“Phyla,” he said, looking into her soft gray eyes, clouded with worry, “you must do all that I have asked of you … promise me, on our love, promise you will do as I have asked.”
Phyla shook her head, “I cannot, Kalar, how can you even ask such a thing of me? You are heir to the throne, our daughter after you. I have never seen you run from any danger … any threat. And yet, here you are, ready to flee unseen dangers and hide in the shadows like a thief in the night.”
He nodded, tucking a finger under her chin and lifting gently so she met his dark eyes, “This is important, Phyla. Your life and the life of Kellina are at stake. I cannot tell you more now. Just pack for a long journey. You will be traveling beyond the Ketangular Mountains across the sea. There you will be safe.”
She stepped back from him, aghast, “The Ketangular Mountains? That land is full of savages … women are treated like property to be traded and enslaved. I’ve heard stories … from childhood … of the spirits that haunt the paths through the mountains … of a warrior race of women so fierce none dare challenge them who dwell deep in the shadows of the mountains … and you ask me to leave without any explanation and take our infant daughter there?”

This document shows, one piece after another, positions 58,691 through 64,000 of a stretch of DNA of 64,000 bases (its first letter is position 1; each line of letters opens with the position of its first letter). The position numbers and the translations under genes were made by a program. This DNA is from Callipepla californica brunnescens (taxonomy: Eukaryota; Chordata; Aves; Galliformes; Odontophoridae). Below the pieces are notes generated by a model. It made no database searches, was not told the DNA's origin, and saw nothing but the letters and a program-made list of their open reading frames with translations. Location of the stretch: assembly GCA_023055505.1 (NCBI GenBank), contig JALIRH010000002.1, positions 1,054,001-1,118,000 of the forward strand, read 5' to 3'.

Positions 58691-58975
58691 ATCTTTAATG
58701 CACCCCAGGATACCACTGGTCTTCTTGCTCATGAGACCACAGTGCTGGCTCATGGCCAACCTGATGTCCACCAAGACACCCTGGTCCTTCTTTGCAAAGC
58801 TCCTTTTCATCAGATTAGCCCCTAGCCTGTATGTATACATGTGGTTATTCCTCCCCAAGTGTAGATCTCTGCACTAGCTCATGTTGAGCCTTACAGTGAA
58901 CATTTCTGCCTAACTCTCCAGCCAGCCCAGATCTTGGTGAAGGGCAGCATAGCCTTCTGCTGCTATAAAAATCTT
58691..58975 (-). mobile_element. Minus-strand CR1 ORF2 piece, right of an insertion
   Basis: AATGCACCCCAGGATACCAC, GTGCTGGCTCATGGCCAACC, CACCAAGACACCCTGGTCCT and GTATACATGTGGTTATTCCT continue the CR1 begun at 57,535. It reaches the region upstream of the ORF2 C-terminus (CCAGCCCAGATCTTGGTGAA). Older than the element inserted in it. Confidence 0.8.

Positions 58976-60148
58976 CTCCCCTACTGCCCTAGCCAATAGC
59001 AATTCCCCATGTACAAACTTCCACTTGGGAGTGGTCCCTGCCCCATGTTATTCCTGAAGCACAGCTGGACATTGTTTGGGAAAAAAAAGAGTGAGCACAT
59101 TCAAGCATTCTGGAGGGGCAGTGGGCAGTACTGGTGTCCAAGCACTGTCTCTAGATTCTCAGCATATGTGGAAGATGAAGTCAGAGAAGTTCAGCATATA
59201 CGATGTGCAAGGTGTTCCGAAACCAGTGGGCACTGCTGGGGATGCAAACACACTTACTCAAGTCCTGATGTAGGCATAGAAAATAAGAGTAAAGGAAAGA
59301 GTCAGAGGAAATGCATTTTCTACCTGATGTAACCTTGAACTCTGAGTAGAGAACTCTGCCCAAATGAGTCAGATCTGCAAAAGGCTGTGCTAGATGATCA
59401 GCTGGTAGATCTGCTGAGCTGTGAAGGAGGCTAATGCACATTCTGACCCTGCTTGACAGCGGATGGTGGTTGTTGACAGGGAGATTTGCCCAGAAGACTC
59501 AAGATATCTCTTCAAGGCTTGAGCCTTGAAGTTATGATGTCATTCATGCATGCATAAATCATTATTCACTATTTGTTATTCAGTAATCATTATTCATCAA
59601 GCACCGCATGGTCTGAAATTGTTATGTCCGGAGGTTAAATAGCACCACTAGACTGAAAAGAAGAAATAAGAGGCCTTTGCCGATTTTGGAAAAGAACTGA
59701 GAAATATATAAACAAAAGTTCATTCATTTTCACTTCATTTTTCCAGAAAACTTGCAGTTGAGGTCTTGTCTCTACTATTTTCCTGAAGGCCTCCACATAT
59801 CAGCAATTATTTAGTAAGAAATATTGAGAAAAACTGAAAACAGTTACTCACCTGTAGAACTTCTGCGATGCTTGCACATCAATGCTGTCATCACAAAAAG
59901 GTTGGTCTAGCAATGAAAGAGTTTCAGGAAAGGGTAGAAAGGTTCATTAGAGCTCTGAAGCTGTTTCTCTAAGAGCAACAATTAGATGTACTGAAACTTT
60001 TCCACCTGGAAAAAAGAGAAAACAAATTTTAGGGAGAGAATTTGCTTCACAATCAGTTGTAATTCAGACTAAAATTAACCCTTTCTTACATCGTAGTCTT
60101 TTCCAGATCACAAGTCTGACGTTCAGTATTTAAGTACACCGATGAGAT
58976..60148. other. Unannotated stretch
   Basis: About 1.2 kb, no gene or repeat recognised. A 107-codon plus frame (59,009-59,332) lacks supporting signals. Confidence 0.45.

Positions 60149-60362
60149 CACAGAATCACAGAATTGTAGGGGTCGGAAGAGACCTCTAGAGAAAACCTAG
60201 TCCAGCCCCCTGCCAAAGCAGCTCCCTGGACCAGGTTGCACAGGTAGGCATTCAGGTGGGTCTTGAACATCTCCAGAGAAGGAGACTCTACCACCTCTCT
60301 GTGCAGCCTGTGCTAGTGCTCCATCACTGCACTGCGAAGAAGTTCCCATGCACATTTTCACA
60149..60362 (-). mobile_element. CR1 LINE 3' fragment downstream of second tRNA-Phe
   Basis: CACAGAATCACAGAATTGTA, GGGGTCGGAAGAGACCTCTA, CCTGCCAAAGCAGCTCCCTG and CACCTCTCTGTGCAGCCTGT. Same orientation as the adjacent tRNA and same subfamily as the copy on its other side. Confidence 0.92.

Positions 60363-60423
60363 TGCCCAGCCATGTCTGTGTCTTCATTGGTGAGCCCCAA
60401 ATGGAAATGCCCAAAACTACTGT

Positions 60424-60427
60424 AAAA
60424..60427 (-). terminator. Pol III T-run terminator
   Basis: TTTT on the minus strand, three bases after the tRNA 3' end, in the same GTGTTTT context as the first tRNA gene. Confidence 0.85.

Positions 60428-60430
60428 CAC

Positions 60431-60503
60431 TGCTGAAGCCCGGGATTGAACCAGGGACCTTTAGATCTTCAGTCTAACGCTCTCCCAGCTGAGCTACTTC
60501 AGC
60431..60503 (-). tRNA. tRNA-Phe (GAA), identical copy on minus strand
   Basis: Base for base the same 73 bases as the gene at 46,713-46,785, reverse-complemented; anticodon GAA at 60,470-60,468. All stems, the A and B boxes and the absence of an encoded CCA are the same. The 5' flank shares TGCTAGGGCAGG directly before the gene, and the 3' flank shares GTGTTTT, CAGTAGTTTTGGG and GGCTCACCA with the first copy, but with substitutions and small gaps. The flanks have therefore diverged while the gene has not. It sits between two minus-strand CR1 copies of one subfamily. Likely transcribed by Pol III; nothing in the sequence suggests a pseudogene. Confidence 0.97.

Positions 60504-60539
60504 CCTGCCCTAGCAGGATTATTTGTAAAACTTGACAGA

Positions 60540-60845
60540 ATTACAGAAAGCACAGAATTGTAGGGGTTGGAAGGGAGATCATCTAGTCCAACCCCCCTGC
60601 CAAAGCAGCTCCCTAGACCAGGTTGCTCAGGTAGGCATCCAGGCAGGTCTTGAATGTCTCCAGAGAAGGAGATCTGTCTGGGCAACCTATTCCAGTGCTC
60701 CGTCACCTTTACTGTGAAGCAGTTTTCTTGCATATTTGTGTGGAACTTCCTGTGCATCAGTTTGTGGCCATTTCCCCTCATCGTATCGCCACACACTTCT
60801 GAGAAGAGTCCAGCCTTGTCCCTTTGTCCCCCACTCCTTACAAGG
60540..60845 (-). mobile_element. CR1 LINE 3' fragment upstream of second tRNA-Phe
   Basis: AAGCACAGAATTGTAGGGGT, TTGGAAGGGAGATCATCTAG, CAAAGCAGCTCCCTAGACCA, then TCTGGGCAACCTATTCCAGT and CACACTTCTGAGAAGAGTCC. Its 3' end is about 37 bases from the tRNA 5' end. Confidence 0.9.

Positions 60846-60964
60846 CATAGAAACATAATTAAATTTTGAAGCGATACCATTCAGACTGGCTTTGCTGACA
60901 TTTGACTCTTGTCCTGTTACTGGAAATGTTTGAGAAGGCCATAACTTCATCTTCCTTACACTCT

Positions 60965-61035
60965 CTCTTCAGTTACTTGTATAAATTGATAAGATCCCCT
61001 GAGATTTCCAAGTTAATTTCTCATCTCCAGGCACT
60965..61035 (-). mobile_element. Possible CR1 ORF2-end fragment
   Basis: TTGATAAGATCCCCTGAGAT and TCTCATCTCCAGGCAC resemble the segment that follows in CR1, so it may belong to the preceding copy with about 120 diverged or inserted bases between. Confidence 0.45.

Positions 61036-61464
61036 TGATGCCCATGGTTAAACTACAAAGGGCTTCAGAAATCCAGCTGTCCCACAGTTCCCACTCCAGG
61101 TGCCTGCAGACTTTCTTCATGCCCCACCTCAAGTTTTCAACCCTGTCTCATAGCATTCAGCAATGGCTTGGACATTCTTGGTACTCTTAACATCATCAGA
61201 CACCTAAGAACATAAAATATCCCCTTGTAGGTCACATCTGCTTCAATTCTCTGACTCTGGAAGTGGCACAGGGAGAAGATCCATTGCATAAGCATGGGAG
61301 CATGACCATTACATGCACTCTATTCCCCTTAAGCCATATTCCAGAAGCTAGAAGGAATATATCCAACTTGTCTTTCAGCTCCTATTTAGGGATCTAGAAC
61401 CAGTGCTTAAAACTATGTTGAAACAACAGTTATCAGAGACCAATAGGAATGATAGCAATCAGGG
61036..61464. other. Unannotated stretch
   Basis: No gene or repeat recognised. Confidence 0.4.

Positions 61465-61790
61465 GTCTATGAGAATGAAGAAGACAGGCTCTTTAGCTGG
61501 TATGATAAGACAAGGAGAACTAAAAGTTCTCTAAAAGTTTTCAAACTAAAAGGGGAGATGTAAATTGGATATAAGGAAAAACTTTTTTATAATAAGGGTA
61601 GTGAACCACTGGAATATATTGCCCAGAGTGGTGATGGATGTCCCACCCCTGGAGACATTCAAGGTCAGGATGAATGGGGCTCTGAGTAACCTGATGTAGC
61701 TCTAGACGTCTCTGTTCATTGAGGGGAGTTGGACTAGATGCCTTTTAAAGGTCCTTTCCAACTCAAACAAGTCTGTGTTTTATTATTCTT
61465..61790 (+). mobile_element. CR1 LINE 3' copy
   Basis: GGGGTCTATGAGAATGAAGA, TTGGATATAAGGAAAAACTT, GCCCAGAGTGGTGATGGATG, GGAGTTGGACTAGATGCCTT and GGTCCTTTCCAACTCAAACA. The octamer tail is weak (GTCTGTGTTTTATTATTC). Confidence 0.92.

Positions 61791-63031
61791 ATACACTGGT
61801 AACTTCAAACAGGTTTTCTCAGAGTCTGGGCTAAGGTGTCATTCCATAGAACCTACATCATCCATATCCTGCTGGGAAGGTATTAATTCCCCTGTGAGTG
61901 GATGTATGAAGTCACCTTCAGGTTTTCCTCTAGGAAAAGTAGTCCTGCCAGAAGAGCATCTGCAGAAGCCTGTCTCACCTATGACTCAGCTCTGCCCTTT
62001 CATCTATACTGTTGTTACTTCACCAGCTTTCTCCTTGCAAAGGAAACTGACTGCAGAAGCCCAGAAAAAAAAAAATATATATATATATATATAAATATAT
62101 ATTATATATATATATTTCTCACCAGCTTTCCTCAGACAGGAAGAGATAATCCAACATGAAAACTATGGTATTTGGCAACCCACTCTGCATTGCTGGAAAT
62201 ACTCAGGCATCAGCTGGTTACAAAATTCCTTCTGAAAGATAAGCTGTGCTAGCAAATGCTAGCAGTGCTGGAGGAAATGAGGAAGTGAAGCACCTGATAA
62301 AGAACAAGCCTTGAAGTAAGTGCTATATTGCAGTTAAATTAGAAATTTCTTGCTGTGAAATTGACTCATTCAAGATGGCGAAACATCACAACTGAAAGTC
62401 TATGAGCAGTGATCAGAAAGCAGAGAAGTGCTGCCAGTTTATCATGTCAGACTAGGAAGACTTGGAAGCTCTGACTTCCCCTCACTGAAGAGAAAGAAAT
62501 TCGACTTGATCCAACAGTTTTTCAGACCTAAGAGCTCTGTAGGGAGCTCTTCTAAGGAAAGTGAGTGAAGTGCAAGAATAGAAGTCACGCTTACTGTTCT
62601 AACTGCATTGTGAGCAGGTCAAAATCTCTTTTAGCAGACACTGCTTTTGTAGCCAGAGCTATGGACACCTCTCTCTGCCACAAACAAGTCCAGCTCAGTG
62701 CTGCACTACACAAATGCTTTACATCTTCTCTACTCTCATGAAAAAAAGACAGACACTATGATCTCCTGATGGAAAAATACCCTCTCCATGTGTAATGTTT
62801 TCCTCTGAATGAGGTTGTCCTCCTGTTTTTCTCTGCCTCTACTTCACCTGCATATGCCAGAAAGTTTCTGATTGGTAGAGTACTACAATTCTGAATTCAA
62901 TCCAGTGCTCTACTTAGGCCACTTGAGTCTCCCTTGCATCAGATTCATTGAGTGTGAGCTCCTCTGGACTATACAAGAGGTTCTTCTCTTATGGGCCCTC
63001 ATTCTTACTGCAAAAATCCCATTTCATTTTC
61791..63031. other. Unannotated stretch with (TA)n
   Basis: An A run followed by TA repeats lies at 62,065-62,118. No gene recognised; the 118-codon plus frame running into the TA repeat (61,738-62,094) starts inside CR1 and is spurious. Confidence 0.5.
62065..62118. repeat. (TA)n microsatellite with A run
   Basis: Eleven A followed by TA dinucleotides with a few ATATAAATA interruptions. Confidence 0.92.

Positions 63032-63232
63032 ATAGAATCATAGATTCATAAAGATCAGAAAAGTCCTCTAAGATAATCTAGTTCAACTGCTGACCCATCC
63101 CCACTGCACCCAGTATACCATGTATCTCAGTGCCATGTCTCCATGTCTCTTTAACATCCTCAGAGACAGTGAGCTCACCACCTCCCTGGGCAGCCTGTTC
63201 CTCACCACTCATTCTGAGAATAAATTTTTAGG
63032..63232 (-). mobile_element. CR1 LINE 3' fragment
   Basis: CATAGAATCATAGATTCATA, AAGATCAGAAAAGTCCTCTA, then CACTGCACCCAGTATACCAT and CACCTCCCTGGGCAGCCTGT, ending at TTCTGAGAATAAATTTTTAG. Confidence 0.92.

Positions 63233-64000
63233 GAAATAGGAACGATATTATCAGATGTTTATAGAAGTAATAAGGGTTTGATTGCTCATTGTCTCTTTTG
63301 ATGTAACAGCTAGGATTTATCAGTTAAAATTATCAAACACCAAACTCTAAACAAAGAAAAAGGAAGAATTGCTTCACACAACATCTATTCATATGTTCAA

He smiled tenderly, taking a step toward her, already attired in his own travel gear and ready to leave, “Phyla, you must trust me. Promise. I will send you word later, I promise you. But I must go now, and you must ready yourself for a journey of many leagues.”
She looked at him, wiping a tear with the sleeve of her blue silk gown, “Will I ever see Cainnait again?”
He looked past her, out the windows of the chamber that overlooked the Coral Sea and the streets of the imperial city of Cainnait. He turned and went to the door, opening it without looking back, and saying, “No, you will not,” as he left, closing the door softly behind him.
She stared at the closed door. No kiss. No embrace. No goodbye. All that had been done with when he first told her. She’d held him as if he would vanish into smoke before her. Kellina fussed in her cradle, and Phyla went to her. As she held her close, she noted again how very much she looked like Kalar … the same deep, dark eyes and hair. Kellina’s fell in wispy curls around her face … she’d been born with a full head of dark hair and Phyla loved to brush it gently after she would bathe her.